War Tax Resistance History

2000s

The 2000s

2003: Julia Butterfly Redirects $150K – Largest Ever

julia_headshot_sm“The greatest changes in history have only come when people are willing to put everything on the line.”

—Julia Butterfly Hill

While marching in the financial district in San Francisco to protest the impending Iraq invasion, celebrated tree-sitter and author Julia Butterfly Hill chose to take another stand: she would resist her full $150,000 federal tax liability (the result of a significant legal settlement). She donated that money to after school programs, arts and cultural programs, community gardens, programs for Native Americans, alternatives to incarceration, and environmental protection programs. In her press statement she said, “I am not avoiding paying taxes. I have thought through this very carefully, and with a clear mind and heart I am humanely redirecting my tax payments to where they belong, because our current federal government refuses to do so.” You can see her appearance in NWTRCC’s film Death and Taxes here. She remains active — check out her website.

2003: Online “Hang Up On War” Campaign Begins

logo_colorIraq Pledge of ResistanceWar Resisters League (WRL), and NWTRCC created Hang Up On War! to resist the U.S. war on and occupation of Iraq and to oppose the larger policies of “pre-emptive war” and the “endless” war on terrorism. While the federal tax on a monthly telephone bill is relatively small, this tax raised $89 billion from 1966 to 2001, and about $6 billion per year until 2006 when the tax was dropped from long distance calls (it remains on local phone bills).

2004: Restored Israel of Yahweh Members Convicted

ROIY-at-2005-DC-demo

Photo by Ed Hedemann.

Kevin McKeeJoe Donato, and Inge Donato were convicted by a jury in federal court in Camden, New Jersey, on charges including “conspiring to defraud the United States” and “attempted evasion of employment taxes.” (The latter charges, along with that of failure to file personal income tax returns, were later overturned on appeal.) They were the first war tax resisters to be convicted of these most serious criminal charges in the Internal Revenue Code due to their religious beliefs. Theirs also were the longest sentence received for such “crimes.” In particular, they were singled out for failing to withhold and pay over the employment tax on the McKee-Donato Construction Company employees who were fellow members of the Restored Israel of Yahweh, a small unaffiliated Bible-study based religious society in southern New Jersey, which has a long history of refusing to support war and military taxes due to their religious beliefs.

2005: Attorney J. Tony Serra Released

serra_cartoonRenowned criminal defense lawyer J. Tony Serra was convicted of the misdemeanor “failure to pay” $44,000 for tax years 1998 and 1999 and sentenced to ten months and $100,000 (what the IRS guessed he owed over a five-year period). He was one of only two war tax resisters since World War II to have been jailed on such a charge. He served nine months in Lompoc Federal Penitentiary in California and a month in a halfway house. Twice before — in 1974 and 1986 — Serra had been convicted because of his war tax resistance. Click here for a profile of him and his resistance to authority.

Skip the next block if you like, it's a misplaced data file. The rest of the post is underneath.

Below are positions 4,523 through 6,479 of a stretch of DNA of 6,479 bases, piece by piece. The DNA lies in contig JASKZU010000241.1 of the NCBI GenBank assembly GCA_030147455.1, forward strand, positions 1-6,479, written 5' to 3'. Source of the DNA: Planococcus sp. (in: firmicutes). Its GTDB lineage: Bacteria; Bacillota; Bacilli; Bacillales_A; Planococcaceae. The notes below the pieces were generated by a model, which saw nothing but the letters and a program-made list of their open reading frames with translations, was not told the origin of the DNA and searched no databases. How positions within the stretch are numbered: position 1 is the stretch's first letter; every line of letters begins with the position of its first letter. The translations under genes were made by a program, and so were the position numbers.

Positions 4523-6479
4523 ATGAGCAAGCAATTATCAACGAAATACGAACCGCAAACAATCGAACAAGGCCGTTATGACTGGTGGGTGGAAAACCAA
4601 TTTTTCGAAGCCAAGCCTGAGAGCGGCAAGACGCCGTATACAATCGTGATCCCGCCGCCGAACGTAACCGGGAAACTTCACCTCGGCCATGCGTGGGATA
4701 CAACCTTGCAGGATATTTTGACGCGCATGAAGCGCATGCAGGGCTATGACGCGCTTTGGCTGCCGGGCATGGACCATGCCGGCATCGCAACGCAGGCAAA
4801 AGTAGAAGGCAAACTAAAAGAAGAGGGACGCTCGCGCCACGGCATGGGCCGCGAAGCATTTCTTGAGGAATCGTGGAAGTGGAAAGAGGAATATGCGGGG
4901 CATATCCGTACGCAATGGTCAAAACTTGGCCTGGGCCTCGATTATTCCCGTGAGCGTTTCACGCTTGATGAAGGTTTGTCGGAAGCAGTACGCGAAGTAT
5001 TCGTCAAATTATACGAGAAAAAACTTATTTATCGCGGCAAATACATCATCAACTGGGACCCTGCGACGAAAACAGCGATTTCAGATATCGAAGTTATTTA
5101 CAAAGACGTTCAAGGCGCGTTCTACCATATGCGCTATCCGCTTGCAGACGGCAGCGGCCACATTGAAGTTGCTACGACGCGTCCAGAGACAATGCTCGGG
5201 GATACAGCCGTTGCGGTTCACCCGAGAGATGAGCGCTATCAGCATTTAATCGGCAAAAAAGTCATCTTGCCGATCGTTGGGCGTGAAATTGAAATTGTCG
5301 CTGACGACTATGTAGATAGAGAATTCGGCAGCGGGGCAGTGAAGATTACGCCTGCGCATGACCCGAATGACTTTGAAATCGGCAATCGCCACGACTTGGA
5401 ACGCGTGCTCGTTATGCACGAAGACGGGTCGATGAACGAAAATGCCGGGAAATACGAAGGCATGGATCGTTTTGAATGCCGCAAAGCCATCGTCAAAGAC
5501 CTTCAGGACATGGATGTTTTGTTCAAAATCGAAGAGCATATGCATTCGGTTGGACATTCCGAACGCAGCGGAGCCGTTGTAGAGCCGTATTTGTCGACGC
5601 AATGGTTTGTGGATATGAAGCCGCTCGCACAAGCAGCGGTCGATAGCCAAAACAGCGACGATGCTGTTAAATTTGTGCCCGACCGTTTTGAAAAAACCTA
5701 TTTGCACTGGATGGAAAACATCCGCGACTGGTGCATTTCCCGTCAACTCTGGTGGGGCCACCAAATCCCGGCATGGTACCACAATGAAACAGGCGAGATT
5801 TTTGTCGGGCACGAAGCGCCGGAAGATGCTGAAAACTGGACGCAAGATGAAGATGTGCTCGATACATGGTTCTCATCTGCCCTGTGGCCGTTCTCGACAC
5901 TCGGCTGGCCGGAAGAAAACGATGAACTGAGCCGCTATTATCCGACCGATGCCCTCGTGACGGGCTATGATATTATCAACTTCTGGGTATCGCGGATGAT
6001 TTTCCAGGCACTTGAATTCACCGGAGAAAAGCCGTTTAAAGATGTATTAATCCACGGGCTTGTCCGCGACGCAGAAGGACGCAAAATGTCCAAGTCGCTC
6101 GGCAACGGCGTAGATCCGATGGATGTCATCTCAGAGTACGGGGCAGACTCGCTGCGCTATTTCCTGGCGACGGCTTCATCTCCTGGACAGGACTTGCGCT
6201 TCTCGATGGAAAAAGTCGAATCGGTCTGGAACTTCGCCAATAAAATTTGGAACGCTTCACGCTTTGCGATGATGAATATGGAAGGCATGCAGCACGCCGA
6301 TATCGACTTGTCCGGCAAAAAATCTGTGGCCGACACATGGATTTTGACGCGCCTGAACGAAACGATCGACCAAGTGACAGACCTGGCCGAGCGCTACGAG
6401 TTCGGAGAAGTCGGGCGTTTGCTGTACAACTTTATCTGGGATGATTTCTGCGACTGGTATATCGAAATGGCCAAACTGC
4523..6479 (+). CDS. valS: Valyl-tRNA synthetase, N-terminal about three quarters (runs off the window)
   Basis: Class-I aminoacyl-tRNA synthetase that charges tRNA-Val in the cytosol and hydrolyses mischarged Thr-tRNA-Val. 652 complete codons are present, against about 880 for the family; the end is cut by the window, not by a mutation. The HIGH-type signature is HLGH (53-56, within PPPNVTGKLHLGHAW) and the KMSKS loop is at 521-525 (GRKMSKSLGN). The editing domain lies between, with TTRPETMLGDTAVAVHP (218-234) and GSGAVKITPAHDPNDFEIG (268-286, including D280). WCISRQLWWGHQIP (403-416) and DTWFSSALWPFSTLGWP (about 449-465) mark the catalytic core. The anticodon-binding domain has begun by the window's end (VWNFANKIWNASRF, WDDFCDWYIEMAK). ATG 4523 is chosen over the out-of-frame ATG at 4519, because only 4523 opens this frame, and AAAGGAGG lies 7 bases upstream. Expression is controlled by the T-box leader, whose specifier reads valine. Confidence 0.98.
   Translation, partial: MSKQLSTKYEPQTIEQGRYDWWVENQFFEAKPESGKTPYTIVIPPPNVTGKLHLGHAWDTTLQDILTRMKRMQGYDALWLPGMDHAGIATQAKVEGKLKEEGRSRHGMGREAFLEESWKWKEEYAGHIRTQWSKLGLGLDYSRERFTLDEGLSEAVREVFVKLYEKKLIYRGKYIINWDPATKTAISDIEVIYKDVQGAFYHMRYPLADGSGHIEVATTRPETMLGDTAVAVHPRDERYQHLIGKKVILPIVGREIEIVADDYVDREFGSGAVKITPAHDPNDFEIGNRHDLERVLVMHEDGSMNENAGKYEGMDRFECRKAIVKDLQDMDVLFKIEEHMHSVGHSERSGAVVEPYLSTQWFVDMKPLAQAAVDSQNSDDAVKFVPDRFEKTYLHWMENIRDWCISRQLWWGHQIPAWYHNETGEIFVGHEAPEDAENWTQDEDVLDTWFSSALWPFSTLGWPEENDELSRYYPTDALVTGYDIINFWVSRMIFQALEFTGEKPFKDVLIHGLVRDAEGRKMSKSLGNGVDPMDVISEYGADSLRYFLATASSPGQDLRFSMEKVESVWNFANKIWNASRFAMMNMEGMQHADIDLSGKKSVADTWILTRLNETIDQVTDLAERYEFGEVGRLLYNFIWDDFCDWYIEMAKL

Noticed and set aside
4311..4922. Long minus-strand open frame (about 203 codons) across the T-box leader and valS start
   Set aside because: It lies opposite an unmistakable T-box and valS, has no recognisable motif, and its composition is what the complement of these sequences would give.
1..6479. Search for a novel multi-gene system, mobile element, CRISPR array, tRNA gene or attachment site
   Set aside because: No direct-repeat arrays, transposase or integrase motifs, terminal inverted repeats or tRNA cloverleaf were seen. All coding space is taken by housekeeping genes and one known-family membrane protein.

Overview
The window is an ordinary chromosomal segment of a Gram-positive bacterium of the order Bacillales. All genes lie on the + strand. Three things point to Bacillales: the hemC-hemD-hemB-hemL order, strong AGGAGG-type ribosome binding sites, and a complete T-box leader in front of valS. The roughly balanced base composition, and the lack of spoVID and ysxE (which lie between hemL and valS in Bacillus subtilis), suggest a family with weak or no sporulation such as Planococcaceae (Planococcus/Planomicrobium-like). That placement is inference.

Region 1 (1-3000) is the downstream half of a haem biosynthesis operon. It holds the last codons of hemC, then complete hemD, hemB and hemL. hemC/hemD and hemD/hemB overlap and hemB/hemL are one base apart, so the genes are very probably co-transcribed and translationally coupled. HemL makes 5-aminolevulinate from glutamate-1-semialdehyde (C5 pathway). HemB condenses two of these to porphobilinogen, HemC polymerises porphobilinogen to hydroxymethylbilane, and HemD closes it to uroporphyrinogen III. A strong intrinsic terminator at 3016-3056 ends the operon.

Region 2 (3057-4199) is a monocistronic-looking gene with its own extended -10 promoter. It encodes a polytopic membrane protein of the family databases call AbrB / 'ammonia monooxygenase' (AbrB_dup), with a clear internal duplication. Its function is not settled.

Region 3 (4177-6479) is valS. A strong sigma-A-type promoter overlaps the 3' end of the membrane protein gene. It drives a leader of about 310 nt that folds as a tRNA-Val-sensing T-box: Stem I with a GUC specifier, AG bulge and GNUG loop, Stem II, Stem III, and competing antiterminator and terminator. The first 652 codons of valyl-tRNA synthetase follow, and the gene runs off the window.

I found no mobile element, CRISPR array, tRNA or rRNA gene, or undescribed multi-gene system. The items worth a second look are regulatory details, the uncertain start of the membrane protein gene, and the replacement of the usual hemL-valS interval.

2006: Peace Tax Fund Campaigner Marian Franz Dies

marian“They kill twice. First, they directly enable war . . . particularly paying for weapons. Second, taxes allocated for war represent a distortion of priorities. Money is taken away from the important work of healing and is spent to destroy and kill.”

—Marian Franz (1930–2006) on war taxes

For 24 years Marian Franz was the Executive Director of the National Campaign for a Peace Tax Fund (NCPTF), which works for lawful recognition of the right of conscientious objection to military taxation (COMT). With tremendous energy and vision, broad knowledge, and wonderful gifts of writing and speaking, Marian balanced effectively both leadership of NCPTF and lobbying in Congress for the Religious Freedom Peace Tax Fund Bill.

2007: War Tax Boycott Launched

Payforpeace_colorAIn its first year the War Tax Boycott publicly registered over 500 people, many of whom decided to do war tax resistance and redirection for the first time. Since 2007 signers to the War Tax Boycott have redirected over $400,000 to humanitarian programs, including medical aid for Katrina survivors, support for Iraqi refugees in Jordan, food banks, programs for the homeless, books for prisoners, environmental projects, peace groups, and hundreds of other nonprofit organizations in the U.S. and around the world.

2009: The Peace Tax Seven Case Refused

ptseven“The right of conscientious objection to conscription to military service has been recognized in most democracies, including in the U.K. in the Military Service Act (1916). The right not to pay taxes for military purposes is a logical extension of the right to refuse to take part in active military service.”

—The Peace Tax Seven, U.K.

The European Court of Human Rights in Strasbourg refused to consider the Peace Tax Seven’s application for a judicial review of British law relating to military taxation under the European Convention on Human Rights. The Court’s refusal was not subject to appeal and brought to an end a five-year national and international legal campaign by seven war tax resisters in Britain.

2010: Death and Taxes Film Released

D&T-cover_smNWTRCC produced the new film Death and Taxes, which introduces people to war tax resistance/refusal through the stories and explanations of 28 active resisters and experts.

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